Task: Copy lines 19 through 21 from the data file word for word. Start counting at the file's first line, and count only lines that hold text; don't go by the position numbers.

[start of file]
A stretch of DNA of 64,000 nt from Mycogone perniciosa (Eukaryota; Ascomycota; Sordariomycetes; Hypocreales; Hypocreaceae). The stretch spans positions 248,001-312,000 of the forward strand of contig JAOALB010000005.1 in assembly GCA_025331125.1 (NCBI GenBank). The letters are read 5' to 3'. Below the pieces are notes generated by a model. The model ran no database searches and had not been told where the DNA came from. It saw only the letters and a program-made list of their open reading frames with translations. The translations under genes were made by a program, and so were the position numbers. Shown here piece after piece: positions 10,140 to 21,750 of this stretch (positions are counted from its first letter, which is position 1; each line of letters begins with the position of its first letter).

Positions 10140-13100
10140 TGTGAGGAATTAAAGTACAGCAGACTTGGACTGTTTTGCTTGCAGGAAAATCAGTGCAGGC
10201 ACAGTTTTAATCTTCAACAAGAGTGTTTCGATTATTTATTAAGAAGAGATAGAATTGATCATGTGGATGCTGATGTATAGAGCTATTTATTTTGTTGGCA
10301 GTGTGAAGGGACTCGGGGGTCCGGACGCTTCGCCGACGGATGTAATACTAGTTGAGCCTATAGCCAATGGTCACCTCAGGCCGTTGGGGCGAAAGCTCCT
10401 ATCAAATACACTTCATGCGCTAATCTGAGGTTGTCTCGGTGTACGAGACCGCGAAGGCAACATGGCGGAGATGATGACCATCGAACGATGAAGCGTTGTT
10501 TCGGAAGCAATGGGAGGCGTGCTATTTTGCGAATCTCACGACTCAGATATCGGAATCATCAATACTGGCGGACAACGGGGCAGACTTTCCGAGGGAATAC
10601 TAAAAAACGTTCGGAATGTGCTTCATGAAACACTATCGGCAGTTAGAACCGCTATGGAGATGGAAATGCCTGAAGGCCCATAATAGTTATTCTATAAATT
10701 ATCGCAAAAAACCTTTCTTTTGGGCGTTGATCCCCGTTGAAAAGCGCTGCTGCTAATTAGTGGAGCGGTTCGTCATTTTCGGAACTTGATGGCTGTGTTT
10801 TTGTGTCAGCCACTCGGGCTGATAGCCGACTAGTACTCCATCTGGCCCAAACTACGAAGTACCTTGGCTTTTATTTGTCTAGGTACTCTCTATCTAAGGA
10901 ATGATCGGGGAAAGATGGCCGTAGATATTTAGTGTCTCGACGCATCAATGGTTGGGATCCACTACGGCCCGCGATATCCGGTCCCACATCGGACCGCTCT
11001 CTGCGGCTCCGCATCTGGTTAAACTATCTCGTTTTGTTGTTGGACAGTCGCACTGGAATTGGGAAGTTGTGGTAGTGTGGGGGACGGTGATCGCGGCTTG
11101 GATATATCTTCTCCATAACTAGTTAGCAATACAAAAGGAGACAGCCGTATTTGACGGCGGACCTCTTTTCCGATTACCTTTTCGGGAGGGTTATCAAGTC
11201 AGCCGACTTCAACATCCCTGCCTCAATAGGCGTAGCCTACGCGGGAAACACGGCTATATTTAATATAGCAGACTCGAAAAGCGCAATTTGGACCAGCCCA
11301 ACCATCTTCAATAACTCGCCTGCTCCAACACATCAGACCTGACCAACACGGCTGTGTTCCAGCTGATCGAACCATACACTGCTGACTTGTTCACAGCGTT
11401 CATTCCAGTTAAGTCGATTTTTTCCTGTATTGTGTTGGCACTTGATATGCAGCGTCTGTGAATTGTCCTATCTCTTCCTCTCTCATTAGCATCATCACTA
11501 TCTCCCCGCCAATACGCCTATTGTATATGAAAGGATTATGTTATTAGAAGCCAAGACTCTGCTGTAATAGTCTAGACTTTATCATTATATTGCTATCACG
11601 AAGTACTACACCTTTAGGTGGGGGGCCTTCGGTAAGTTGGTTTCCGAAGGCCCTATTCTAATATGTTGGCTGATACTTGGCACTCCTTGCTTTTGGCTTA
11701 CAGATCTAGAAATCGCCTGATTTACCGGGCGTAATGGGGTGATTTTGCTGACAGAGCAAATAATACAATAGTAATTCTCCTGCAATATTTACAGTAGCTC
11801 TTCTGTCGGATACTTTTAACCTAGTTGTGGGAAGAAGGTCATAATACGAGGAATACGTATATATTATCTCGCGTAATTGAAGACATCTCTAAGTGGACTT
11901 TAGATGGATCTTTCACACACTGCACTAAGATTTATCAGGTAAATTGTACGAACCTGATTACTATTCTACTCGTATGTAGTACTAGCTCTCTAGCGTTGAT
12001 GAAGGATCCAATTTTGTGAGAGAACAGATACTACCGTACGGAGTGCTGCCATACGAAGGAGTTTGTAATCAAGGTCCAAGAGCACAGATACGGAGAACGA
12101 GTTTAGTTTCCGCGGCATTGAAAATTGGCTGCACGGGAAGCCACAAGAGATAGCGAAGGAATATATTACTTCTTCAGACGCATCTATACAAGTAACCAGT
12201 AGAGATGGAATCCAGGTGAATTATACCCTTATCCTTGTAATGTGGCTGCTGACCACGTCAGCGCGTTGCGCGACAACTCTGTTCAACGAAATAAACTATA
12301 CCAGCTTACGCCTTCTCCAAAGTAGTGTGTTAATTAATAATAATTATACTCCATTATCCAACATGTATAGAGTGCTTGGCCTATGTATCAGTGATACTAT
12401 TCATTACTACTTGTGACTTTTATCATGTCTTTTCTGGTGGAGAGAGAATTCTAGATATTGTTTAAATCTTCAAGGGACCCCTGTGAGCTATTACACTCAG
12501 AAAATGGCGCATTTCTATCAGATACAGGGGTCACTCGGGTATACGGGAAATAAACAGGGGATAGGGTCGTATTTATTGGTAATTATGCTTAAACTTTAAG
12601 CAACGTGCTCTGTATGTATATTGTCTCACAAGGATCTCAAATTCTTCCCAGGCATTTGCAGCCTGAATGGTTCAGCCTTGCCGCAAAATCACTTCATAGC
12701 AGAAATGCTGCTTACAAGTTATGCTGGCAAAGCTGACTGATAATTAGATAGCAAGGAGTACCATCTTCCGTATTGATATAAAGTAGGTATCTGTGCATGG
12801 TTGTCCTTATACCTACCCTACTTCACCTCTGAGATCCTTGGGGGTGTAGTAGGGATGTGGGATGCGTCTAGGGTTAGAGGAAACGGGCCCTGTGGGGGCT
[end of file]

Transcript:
11701 CAGATCTAGAAATCGCCTGATTTACCGGGCGTAATGGGGTGATTTTGCTGACAGAGCAAATAATACAATAGTAATTCTCCTGCAATATTTACAGTAGCTC
11801 TTCTGTCGGATACTTTTAACCTAGTTGTGGGAAGAAGGTCATAATACGAGGAATACGTATATATTATCTCGCGTAATTGAAGACATCTCTAAGTGGACTT
11901 TAGATGGATCTTTCACACACTGCACTAAGATTTATCAGGTAAATTGTACGAACCTGATTACTATTCTACTCGTATGTAGTACTAGCTCTCTAGCGTTGAT